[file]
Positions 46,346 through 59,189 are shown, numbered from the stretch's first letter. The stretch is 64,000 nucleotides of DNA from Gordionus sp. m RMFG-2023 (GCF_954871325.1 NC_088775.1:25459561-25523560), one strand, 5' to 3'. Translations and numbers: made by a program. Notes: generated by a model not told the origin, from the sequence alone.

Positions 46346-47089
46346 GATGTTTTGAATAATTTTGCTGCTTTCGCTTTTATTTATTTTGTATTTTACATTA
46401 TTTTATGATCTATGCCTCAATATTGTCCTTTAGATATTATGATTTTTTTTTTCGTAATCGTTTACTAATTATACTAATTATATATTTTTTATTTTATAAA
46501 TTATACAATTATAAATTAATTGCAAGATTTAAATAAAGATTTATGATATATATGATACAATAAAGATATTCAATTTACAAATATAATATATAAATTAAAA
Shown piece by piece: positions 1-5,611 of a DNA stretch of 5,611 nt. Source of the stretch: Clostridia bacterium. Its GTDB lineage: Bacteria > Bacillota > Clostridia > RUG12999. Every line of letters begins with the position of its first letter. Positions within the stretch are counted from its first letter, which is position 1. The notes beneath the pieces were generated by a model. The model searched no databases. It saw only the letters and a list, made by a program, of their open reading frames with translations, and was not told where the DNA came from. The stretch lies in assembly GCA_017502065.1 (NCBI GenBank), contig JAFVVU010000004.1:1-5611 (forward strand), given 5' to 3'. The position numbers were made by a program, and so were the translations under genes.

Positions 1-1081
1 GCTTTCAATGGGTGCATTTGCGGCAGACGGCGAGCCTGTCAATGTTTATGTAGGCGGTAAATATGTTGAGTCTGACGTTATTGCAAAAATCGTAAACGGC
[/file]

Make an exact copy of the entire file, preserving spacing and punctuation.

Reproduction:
Positions 46,346 through 59,189 are shown, numbered from the stretch's first letter. The stretch is 64,000 nucleotides of DNA from Gordionus sp. m RMFG-2023 (GCF_954871325.1 NC_088775.1:25459561-25523560), one strand, 5' to 3'. Translations and numbers: made by a program. Notes: generated by a model not told the origin, from the sequence alone.

Positions 46346-47089
46346 GATGTTTTGAATAATTTTGCTGCTTTCGCTTTTATTTATTTTGTATTTTACATTA
46401 TTTTATGATCTATGCCTCAATATTGTCCTTTAGATATTATGATTTTTTTTTTCGTAATCGTTTACTAATTATACTAATTATATATTTTTTATTTTATAAA
46501 TTATACAATTATAAATTAATTGCAAGATTTAAATAAAGATTTATGATATATATGATACAATAAAGATATTCAATTTACAAATATAATATATAAATTAAAA
Shown piece by piece: positions 1-5,611 of a DNA stretch of 5,611 nt. Source of the stretch: Clostridia bacterium. Its GTDB lineage: Bacteria > Bacillota > Clostridia > RUG12999. Every line of letters begins with the position of its first letter. Positions within the stretch are counted from its first letter, which is position 1. The notes beneath the pieces were generated by a model. The model searched no databases. It saw only the letters and a list, made by a program, of their open reading frames with translations, and was not told where the DNA came from. The stretch lies in assembly GCA_017502065.1 (NCBI GenBank), contig JAFVVU010000004.1:1-5611 (forward strand), given 5' to 3'. The position numbers were made by a program, and so were the translations under genes.

Positions 1-1081
1 GCTTTCAATGGGTGCATTTGCGGCAGACGGCGAGCCTGTCAATGTTTATGTAGGCGGTAAATATGTTGAGTCTGACGTTATTGCAAAAATCGTAAACGGC